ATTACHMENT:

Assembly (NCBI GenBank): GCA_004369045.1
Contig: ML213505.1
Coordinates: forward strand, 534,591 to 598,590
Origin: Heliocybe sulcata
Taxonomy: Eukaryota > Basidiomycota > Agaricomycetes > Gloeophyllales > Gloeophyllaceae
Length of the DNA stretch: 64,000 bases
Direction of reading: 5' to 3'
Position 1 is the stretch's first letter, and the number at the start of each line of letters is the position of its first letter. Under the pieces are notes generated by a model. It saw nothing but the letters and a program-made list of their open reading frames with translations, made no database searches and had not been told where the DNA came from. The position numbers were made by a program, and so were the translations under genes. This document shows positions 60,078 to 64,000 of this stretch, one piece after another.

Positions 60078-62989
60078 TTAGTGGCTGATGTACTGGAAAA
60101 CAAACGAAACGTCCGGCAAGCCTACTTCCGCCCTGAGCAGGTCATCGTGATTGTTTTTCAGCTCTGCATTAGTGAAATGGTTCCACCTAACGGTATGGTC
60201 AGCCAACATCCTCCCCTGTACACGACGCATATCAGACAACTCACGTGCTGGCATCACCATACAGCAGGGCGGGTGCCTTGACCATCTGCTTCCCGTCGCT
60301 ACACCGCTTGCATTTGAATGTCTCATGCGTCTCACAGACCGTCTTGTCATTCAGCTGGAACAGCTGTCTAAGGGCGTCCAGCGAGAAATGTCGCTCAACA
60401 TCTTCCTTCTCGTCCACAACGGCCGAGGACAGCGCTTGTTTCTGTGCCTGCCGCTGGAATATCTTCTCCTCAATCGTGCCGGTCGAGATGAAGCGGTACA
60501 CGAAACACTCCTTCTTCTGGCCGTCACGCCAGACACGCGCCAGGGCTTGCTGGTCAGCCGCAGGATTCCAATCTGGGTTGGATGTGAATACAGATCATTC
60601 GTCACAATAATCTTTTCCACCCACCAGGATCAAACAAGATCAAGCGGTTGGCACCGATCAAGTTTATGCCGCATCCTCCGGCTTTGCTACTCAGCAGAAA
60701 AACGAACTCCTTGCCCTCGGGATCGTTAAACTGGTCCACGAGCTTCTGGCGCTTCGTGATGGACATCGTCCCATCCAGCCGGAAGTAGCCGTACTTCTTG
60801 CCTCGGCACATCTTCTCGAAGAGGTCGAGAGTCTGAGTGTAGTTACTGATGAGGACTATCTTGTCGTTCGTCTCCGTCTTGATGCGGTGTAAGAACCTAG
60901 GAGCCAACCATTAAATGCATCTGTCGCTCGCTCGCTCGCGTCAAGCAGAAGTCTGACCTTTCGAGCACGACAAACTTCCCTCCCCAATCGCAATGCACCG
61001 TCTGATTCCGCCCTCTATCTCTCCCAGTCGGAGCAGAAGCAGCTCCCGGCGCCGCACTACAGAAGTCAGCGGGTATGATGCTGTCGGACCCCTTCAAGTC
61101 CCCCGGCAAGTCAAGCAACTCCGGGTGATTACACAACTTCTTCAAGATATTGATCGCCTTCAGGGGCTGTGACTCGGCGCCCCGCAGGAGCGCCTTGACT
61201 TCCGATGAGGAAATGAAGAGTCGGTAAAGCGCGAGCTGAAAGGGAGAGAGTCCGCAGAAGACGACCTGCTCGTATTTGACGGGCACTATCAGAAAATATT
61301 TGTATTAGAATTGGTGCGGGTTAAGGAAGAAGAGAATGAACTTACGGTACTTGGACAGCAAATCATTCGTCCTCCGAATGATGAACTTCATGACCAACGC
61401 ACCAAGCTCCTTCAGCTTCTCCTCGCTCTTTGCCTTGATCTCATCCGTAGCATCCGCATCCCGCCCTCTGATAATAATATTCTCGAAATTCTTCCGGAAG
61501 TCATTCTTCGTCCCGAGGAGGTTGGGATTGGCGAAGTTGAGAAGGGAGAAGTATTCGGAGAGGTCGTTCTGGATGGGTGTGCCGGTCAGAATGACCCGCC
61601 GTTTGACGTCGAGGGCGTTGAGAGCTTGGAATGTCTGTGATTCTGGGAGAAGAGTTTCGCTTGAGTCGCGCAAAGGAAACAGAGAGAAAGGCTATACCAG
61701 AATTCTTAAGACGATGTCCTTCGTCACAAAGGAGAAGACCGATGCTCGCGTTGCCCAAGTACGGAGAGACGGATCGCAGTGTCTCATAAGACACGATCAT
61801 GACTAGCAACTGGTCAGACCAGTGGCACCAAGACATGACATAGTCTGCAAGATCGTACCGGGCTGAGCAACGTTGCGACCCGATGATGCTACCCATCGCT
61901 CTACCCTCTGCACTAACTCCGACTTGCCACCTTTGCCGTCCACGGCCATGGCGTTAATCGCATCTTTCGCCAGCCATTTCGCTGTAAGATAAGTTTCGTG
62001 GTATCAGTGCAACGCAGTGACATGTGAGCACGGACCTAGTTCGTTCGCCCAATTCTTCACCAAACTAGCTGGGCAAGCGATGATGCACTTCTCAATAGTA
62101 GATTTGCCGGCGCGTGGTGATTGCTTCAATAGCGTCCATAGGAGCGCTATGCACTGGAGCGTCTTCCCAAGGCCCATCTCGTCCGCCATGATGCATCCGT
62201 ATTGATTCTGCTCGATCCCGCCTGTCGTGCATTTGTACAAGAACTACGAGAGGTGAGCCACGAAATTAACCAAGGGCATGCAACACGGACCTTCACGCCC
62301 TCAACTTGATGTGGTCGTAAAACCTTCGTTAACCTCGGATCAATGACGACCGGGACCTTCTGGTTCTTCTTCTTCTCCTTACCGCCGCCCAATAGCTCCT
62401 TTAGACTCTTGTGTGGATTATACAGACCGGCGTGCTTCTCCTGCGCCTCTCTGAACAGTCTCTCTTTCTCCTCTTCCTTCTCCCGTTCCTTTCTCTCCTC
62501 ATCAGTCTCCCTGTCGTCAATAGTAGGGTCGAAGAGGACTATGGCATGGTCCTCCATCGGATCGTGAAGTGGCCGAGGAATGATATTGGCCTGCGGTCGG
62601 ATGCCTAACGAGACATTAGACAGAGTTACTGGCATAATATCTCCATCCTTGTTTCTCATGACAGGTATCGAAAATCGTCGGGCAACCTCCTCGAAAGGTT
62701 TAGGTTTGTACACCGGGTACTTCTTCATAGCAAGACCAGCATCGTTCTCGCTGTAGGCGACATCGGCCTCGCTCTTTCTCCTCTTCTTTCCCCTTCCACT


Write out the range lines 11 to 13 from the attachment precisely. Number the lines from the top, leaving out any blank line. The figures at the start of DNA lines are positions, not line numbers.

60101 CAAACGAAACGTCCGGCAAGCCTACTTCCGCCCTGAGCAGGTCATCGTGATTGTTTTTCAGCTCTGCATTAGTGAAATGGTTCCACCTAACGGTATGGTC
60201 AGCCAACATCCTCCCCTGTACACGACGCATATCAGACAACTCACGTGCTGGCATCACCATACAGCAGGGCGGGTGCCTTGACCATCTGCTTCCCGTCGCT
60301 ACACCGCTTGCATTTGAATGTCTCATGCGTCTCACAGACCGTCTTGTCATTCAGCTGGAACAGCTGTCTAAGGGCGTCCAGCGAGAAATGTCGCTCAACA